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Installation view of Robert Indiana: A Sculpture Retrospective

Installation view of Robert Indiana: A Sculpture Retrospective. From left: Ahab, 1962 (cast 1991); Ahab, 1962; The Melville Triptych, 1962; Call Me Ishmael, 1964/1998; and Call Me Indiana, 1964/1998. Photograph by Tom Powel Imaging. © Morgan Art Foundation Ltd / Artist Rights Society (ARS), New York

Exhibition Spotlight: Literary Works in Robert Indiana: A Sculpture Retrospective

July 25, 2018

Especially early in his career, Robert Indiana thought of himself primarily as a poet and a painter, and in the early 1960s, he created a body of work inspired by the work of nineteenth-century American literary figures including Herman Melville and Walt Whitman. Writers like Melville and Whitman resonated with Indiana on multiple levels: for their groundbreaking expressions of the American experience but also for their paeans to seafaring, which were widely read within the queer community as coded investigations of same-sex desire.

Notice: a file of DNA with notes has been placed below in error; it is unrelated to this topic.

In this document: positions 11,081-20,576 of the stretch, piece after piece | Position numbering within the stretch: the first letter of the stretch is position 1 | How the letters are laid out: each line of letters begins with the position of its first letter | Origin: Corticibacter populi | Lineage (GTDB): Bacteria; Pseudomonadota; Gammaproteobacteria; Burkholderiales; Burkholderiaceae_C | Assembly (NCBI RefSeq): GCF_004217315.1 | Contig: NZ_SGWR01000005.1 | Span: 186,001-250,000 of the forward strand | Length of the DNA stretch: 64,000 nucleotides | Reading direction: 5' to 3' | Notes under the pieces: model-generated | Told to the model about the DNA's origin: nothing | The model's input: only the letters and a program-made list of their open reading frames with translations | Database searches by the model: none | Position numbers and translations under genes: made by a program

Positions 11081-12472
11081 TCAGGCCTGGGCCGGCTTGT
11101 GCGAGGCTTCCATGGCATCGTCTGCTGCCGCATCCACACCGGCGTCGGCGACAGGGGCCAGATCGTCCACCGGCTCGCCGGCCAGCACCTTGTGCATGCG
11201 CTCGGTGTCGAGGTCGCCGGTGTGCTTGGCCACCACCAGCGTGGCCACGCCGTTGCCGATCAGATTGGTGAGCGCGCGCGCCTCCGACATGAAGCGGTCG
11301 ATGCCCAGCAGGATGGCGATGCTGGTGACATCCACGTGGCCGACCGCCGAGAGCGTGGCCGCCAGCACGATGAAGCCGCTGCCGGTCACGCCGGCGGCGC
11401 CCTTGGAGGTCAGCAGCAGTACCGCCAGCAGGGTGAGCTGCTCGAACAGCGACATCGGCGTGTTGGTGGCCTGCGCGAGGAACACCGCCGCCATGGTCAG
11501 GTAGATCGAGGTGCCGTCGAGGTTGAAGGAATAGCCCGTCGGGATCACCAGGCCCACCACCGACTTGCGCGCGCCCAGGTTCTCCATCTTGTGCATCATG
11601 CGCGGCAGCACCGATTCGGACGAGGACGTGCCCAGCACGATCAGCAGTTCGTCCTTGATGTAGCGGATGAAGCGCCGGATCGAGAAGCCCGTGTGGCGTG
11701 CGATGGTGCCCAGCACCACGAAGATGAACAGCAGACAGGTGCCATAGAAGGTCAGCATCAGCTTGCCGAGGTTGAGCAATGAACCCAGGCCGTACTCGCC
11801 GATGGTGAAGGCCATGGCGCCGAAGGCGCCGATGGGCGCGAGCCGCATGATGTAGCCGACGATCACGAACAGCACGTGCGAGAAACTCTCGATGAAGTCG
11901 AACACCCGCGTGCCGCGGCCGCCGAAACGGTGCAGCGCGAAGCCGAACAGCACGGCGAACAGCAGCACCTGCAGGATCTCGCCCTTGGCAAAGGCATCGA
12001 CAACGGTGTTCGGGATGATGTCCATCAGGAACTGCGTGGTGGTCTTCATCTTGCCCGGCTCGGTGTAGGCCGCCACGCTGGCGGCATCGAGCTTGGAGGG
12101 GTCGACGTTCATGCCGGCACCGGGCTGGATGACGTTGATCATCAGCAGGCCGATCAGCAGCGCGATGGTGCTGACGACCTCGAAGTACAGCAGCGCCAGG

Installation view of Robert Indiana: A Sculpture Retrospective

Installation view of Robert Indiana: A Sculpture Retrospective. From left: Ahab, 1962 (cast 1991); Ahab, 1962; and The Melville Triptych, 1962. Photograph by Tom Powel Imaging. © Morgan Art Foundation Ltd / Artist Rights Society (ARS), New York

Robert Indiana: A Sculpture Retrospective features several works Indiana based on his engagement with Melville, including The Melville Triptych, which features lines from Melville’s most famous novel, Moby DickAhab, named after the novel's antihero protagonist; and Call me Ishmael and Call me Indiana, which allude to its famous opening line. 

Robert Indiana: A Sculpture Retrospective is on view through September 23.

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